GIVEN THE DAY AND AGE MORGAN'S "REEFER SMOKIN' MAN IS VERY FITTING!
On June 25th we are very exited to present Carole Pope! Im sure you all remember Rough Trade and the somewhat, teen anthem High School Confidential from 1980. Carole has been busy making music ever since. Come hear what she's been doing since then when our host, radio personality Jeff Woods gets a crack at her in the half time interview.
Please join us for a delicious Prix Fixe dinner (vegetarian option)and the show.
Dinner and a show. 80.00 plus tax
Show only 45.00 plus tax
Carole Pope is an agent provocateur pushing the boundaries of sexuality, sexual politics, and the status quo. Short listed for the Polaris prize, her work has been recognized with three Juno Awards, multiple independent music awards, a Genie Award. 4 gold, 1 platinum and 1 double platinum album. Her latest single This is Not A Test (Sony Red) is available everywhere. A new collaboration with Kevin Hearn (BNL Lou Reed) RESIST IT is out now.
Pope has toured with David Bowie and performed at Roskilde, World Pride, MOCCA, Fashion Cares 25 with Elton John, Largo, The Brooklyn Museum of Art, The AGO, ROM, Arts Wells, Luminato, Joes Pub, The Global Cabaret Festival, The Frostbite Festival, Reykjavik, The Vancouver Folk Festival. Riverfest, Toronto, Los Angeles, Montreal, San Diego, San Francisco Prides, the Michigan Womyns Festival and the Viper Room. She appeared in SUCK a Vampire movie along with guest stars Moby, Iggy Pop, Alice Cooper and Henry Rollins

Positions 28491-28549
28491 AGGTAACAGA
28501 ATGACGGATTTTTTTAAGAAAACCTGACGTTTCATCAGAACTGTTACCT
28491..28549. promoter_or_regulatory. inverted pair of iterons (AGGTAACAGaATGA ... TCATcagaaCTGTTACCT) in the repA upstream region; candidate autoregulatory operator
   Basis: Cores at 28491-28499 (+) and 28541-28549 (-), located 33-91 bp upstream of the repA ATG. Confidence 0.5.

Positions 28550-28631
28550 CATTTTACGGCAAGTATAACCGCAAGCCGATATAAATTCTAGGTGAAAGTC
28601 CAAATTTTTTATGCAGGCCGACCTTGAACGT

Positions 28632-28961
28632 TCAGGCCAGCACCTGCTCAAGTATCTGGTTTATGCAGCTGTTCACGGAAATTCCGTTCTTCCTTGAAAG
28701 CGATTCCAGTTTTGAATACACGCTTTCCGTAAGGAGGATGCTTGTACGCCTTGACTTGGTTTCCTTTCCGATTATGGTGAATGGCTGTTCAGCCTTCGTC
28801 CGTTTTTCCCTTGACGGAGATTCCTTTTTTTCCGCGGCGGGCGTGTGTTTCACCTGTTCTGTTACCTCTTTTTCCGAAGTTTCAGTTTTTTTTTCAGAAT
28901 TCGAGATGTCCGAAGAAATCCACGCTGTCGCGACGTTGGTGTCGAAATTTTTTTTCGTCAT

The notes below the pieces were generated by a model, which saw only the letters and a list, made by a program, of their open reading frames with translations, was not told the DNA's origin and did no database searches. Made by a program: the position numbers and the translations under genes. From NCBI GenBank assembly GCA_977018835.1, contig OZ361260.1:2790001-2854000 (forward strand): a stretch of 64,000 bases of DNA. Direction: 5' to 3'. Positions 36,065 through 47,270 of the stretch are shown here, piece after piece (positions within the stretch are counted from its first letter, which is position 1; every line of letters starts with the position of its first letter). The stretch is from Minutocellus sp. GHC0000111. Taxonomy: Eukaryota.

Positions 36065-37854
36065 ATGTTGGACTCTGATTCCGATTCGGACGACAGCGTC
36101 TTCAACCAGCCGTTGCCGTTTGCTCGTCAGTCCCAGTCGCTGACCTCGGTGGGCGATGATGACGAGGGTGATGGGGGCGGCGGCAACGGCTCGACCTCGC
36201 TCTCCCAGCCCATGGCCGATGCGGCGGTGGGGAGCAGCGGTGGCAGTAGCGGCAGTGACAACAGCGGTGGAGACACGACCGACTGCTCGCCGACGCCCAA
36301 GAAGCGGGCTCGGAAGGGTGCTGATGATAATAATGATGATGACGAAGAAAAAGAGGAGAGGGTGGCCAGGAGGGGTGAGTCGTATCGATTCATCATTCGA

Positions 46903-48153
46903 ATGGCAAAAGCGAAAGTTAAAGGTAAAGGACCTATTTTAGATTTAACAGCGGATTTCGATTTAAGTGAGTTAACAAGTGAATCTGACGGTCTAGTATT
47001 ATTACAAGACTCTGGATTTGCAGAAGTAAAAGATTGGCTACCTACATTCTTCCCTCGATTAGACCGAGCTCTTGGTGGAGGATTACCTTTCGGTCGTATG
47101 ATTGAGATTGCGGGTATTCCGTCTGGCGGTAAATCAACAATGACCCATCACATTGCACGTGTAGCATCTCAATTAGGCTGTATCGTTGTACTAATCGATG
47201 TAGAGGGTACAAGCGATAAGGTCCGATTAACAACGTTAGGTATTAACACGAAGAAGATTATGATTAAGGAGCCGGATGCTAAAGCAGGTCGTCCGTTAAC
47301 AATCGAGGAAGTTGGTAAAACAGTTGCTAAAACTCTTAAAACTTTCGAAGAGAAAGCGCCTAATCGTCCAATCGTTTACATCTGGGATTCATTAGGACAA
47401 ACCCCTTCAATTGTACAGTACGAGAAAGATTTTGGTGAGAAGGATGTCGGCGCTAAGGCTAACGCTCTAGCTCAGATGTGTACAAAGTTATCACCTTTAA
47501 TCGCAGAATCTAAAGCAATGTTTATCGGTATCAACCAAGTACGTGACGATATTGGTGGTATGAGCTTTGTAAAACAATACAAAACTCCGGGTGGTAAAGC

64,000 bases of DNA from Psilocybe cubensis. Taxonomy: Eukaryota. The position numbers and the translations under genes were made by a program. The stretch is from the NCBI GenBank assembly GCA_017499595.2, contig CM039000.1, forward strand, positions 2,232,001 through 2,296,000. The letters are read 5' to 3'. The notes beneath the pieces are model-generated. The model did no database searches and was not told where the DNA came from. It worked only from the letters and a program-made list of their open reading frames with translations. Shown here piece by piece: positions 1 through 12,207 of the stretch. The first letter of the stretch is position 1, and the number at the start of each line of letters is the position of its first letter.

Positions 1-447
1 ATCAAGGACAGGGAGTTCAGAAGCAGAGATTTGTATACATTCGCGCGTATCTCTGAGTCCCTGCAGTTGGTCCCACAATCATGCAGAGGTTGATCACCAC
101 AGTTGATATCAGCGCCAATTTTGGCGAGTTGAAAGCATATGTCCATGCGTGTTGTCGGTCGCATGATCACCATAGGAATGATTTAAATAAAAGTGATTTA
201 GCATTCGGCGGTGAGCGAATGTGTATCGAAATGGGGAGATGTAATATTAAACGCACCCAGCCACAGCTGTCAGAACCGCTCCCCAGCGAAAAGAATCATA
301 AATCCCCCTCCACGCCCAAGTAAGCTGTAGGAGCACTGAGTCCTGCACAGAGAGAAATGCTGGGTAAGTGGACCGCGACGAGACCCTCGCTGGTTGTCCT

Pope has contributed music to film and television, including Transparent Season Two, Love or Whatever, Never saw it Coming, The L Word, General Idea Art AIDs and the fin de siecle The Trailer Park Boys Movie, This Revolution, Queer As Folk, The Five Senses, and Cruising. Her seminal band Rough Trade was on the short list for the Polaris Prize and were inducted into the Indy Hall of Fame during Canadian Music Week.
When Tom Wilson created the moniker Lee Harvey Osmond he wasnt entirely certain if this was a new stage name or merely a provocative handle for the musician/artist collective assembled by producer Michael Timmins to record a collection of Tom Wilson songs that would become A Quiet Evil. This was the first of four albums bearing the featured artist Lee Harvey Osmond. The Folk Sinner was next, followed by the break through Beautiful Scars. It was during this time between releasing Beautiful Scars and recording Kings and Kings with Blackie and The Rodeo Kings that Wilson went public with his recent discovery. He was not exactly the person he thought he was.
In his 50s, Wilson learned that the parents who raised him were not his birth parents; that, in fact, he was adopted and that his biological mother and father were Mohawk from the Kahnawake reserve, just outside of Montreal. Grappling with this newfound sense of himself plunged Wilson into a quest for his heritage and his truth, and led to the writing of his bestselling autobiography, Beautiful Scars (Doubleday Canada). The book is a colourful and truthful tale of this quest, and his lifes tribulations and successes along the path.
It is a story of finding your way home, he says. Its a story of adoption, of growing up thinking youre a big, sweaty, Irish guy, and finding out at the age of 53 that youre a Mohawk.